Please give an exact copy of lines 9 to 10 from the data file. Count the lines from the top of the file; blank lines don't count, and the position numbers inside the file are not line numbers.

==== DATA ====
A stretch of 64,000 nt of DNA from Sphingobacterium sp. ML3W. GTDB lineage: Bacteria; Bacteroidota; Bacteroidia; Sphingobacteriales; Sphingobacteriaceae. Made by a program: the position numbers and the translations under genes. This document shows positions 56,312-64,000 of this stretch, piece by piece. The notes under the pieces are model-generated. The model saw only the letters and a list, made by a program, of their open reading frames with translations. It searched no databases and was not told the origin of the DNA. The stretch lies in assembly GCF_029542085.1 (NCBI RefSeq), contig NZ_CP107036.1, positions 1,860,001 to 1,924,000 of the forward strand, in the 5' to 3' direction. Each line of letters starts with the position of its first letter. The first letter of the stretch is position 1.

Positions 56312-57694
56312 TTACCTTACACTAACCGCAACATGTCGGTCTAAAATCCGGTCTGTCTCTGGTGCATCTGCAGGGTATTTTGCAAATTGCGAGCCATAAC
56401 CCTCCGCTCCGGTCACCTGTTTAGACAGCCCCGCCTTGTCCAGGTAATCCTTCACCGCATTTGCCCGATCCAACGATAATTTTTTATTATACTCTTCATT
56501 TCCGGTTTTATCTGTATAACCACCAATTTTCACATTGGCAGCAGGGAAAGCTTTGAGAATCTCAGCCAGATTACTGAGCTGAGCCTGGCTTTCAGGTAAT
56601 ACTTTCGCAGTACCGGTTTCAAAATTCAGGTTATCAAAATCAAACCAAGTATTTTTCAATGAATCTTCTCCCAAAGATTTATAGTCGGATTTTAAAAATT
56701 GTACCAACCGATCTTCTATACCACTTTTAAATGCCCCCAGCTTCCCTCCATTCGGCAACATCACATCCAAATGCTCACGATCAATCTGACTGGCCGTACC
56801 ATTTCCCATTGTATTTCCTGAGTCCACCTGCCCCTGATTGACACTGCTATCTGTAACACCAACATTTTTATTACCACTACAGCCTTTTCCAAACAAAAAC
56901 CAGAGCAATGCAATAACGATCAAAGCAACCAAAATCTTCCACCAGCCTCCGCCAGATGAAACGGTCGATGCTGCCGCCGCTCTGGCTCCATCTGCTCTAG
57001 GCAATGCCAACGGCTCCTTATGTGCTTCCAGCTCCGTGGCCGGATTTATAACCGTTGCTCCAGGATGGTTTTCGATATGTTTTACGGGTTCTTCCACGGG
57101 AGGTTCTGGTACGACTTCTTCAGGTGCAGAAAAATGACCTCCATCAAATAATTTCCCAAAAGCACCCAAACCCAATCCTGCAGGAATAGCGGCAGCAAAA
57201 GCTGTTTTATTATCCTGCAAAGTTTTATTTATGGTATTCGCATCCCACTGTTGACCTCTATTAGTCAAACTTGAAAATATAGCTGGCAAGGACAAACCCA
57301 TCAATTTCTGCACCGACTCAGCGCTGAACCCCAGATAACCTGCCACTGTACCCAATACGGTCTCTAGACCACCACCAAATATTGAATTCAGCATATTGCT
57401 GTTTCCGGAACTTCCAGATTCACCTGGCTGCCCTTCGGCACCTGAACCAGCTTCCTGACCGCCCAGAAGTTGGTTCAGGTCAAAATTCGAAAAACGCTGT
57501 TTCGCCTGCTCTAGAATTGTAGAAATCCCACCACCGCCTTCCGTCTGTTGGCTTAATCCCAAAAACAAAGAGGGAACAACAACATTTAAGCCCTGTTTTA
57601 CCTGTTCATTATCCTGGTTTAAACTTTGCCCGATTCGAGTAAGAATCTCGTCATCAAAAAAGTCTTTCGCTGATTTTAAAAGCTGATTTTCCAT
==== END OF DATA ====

56901 CAGAGCAATGCAATAACGATCAAAGCAACCAAAATCTTCCACCAGCCTCCGCCAGATGAAACGGTCGATGCTGCCGCCGCTCTGGCTCCATCTGCTCTAG
57001 GCAATGCCAACGGCTCCTTATGTGCTTCCAGCTCCGTGGCCGGATTTATAACCGTTGCTCCAGGATGGTTTTCGATATGTTTTACGGGTTCTTCCACGGG